Tuesday, February 24, 2009

Candles in the Wind

Ever watch a young child trying to blow out birthday candles? Flames flutter but few are extinguished. Why is that? Then you lean over to help get it done with just one well-placed puff as all are amazed. Maybe it's the Blowing-More-Than-Focusing Syndrome, or also the dreaded Bad-Aiming Disability. Your intentions are great, but aim and focus is poor. To get the job done it takes too many tries, more than enough air, and frustration. But there is a cure.

Sometimes our trumpet-playing is a lot like bad candle-blowing. We huff and puff ourselves into quick fatigue, and still miss most of the notes. We often over-blow and aim at clusters of pitches rather than nailing them individually. We need that skilled parent leaning over next to us saying, ready, set, go, as we guide some well-directed air to its target. On your mark, get set, blow.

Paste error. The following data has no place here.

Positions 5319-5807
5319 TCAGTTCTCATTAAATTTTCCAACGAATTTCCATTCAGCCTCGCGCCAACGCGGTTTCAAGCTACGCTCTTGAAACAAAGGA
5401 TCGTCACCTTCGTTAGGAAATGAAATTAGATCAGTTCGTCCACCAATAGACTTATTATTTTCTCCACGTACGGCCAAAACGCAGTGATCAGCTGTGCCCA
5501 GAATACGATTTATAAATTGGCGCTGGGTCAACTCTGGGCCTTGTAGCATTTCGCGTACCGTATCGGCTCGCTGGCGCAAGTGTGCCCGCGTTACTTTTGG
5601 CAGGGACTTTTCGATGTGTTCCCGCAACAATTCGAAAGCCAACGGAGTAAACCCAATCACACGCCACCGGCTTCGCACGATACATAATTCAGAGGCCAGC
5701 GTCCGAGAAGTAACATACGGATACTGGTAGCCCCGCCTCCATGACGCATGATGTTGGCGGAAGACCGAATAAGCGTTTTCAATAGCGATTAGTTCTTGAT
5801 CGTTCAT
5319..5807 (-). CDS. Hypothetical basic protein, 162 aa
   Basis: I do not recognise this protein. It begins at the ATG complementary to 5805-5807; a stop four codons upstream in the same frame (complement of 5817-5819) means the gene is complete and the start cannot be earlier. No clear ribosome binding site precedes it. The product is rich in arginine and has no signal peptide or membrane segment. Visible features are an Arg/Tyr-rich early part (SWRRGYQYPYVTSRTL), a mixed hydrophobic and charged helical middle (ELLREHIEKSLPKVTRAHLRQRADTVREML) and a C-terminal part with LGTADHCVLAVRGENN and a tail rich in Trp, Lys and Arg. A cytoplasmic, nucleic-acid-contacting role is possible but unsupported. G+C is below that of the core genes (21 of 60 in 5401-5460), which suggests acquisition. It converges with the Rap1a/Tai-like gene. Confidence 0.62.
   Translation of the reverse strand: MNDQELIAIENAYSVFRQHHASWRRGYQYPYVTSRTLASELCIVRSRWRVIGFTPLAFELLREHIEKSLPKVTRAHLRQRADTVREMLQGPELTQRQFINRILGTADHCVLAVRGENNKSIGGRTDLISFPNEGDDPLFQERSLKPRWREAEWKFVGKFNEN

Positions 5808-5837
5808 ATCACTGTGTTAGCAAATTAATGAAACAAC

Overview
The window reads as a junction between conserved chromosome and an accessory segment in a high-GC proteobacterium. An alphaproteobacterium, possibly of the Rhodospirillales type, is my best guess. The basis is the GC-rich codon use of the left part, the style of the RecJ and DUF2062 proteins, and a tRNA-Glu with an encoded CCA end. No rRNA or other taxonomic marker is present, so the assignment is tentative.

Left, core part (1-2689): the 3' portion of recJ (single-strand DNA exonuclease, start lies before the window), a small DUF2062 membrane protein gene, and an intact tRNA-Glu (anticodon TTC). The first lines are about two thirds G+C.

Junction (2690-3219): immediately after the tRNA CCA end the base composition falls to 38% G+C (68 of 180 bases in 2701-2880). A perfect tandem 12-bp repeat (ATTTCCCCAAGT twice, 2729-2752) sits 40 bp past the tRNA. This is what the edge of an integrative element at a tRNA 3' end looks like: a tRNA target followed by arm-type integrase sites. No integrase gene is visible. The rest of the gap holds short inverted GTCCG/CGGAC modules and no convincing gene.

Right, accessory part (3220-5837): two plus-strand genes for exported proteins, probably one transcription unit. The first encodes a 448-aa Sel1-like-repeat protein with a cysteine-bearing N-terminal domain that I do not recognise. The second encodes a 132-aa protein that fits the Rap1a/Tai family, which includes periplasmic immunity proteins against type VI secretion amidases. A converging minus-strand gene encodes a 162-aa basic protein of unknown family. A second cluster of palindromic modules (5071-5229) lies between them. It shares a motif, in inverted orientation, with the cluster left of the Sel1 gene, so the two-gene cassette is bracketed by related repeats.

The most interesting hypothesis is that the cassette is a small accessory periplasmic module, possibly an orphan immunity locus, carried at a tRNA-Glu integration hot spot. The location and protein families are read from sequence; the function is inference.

The candles go out when the right amount of air hits the middle of each flame. Notes get nailed when the right amount of air hits the center of each pitch. Think of taking care of one candle at a time. No second blows allowed. With both candles and notes, your air must make good contact with its target. Now make a wish, and blow 'em all out!

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